- It’s hard to argue with results — frivolous ideas fall by the wayside pretty quick, but the support for the e-signature petitions has already passed Parliament as well as transparency regarding off-shore holdings, with consideration pending for how to and who should pay for Hep C treatments and revisions to traffic laws.
I’m doubtful it would work in Canada very well, unless it was equally scalable — perhaps 100K+ signatures, and as with Latvia, verified e-signatures to avoid simply signing up with fake email addresses and home addresses. Wouldn’t be hard to verify with Elections Canada or CRA data.
Then I read an article that takes a Western-style democracy and tosses the goals of due process and fair elections out the window, despite lots of legal protections in place. Meet Nelson L. Castro, NY assemblyman and informer on corruption in government. And, oh, yeah, he’s definitely guilty, not allegedly:
Since 2009, just nine months after he was elected to the Assembly, he had led a double life: simultaneously representing the West Bronx in the Legislature, and informing on his colleagues to state and federal prosecutors investigating public corruption.On Thursday, Mr. Castro abruptly said he would resign under a deal to avoid prosecution himself, after the United States attorney in Manhattan announced that his cooperation had led to bribery charges against Assemblyman Eric A. Stevenson, a fellow Democrat whose district adjoins that of Mr. Castro, as well as four other men.
Lawmakers are transfixed — and, in some corners, alarmed — by a situation that seems more Hollywood than Albany: a legislator working for years as a law enforcement mole, all the while introducing bills and casting votes like any other legislator.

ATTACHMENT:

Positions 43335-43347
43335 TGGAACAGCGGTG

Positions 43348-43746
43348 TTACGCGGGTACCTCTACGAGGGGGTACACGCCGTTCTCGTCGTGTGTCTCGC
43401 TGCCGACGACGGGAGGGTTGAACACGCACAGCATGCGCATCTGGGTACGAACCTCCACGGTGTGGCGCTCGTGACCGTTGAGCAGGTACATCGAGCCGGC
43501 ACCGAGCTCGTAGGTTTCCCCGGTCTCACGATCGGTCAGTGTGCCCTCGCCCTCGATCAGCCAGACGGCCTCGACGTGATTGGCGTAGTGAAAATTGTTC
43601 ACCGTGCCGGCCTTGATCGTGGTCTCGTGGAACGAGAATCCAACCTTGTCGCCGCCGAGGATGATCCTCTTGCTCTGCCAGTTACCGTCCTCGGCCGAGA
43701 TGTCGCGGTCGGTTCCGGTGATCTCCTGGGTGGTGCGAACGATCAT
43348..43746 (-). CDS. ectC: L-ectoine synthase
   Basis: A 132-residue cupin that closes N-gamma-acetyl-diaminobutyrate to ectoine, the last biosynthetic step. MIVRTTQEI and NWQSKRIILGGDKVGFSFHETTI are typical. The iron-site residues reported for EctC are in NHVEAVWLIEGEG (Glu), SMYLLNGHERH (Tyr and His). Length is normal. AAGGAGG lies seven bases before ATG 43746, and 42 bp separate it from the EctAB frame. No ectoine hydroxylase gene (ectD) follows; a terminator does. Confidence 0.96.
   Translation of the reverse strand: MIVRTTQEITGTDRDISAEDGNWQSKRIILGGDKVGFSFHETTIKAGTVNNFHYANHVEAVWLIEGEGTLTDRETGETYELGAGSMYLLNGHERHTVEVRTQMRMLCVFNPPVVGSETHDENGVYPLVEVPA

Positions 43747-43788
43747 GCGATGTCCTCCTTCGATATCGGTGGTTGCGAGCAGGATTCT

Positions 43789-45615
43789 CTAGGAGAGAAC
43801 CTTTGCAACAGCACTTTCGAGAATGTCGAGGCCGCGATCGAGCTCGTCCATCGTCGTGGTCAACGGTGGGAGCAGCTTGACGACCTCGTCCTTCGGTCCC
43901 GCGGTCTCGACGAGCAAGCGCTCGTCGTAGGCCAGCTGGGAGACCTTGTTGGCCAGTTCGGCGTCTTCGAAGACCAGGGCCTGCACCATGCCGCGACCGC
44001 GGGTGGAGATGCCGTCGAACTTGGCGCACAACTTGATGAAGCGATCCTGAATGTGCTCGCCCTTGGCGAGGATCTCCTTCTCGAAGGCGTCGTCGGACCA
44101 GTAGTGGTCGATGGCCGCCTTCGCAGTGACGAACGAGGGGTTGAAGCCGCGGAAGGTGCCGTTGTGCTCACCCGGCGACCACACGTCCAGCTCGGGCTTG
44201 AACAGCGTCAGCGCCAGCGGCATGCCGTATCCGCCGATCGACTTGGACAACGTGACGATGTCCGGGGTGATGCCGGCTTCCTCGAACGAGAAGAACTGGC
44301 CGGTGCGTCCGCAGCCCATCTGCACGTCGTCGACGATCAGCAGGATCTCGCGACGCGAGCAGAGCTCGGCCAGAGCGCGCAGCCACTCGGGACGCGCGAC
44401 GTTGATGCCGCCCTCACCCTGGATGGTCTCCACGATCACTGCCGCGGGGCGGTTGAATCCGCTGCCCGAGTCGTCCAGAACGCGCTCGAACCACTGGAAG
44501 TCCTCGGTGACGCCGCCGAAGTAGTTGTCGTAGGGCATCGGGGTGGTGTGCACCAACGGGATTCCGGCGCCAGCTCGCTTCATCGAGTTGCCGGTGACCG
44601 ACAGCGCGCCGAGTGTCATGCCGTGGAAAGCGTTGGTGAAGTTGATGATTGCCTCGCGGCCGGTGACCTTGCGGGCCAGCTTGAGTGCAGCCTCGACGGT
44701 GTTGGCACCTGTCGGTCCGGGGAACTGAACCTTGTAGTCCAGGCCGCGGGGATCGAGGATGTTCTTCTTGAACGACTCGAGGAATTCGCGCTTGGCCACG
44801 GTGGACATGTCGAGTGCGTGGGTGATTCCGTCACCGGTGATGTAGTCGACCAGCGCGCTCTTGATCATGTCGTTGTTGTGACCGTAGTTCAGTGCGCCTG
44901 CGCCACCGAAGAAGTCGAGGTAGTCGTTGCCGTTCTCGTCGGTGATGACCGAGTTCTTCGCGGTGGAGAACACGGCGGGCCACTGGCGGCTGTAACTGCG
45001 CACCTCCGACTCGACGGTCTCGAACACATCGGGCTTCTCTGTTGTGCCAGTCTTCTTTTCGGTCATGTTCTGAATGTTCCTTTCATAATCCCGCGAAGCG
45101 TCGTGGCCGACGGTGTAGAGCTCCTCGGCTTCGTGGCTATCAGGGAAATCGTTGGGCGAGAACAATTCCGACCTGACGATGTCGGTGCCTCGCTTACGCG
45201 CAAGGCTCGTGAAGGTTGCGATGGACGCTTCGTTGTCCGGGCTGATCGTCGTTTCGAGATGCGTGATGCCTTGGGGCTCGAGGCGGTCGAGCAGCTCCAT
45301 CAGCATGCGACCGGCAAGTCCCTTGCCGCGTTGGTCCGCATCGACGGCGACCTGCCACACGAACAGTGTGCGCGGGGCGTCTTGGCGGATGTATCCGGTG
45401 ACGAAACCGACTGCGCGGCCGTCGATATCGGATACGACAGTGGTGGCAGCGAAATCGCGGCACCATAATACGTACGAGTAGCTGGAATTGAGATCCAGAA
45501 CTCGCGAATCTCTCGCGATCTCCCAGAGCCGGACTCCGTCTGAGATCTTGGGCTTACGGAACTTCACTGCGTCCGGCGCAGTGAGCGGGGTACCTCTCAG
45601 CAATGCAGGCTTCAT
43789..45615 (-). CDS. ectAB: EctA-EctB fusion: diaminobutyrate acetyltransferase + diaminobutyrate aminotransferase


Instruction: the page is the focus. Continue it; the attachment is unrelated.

Mr. Castro, 41, agreed to work with prosecutors after he was secretly indicted on three counts of perjury in the summer of 2009; the government claimed that in 2008, before he was elected, he lied during testimony he gave under oath during a lawsuit brought by a political rival who had accused him of election law violations. Almost immediately after he was notified of the sealed indictment, in August 2009, he began cooperating with the Bronx district attorney’s office; in 2011 he began working with the United States Attorney’s Office for the Southern District of New York.
Mr. Castro’s cooperation was apparently valuable enough that prosecutors kept from the public the fact that he had been indicted, allowing him twice to successfully run for re-election, in 2010 and 2012.Assemblyman and Informer, Nelson L. Castro Led Double Life | NYTimes.com
It is that last paragraph that bothers me horrendously. I get that corruption in government undermines the very fabric of the society that has been created. I get that it is an evil that comes as close to a form of treason as you can without actually endangering the national security of your country. But to combat that corruption by withholding information from the electorate (i.e. that he was indicted on perjury charges) which goes to the very credibility of the candidate for whom that electorate is casting votes, and to do it not only once, but twice? As Machiavelli said, one must always look to the means, and while I admire their end goal, the means in this case do almost as much harm.
But that’s just me apparently.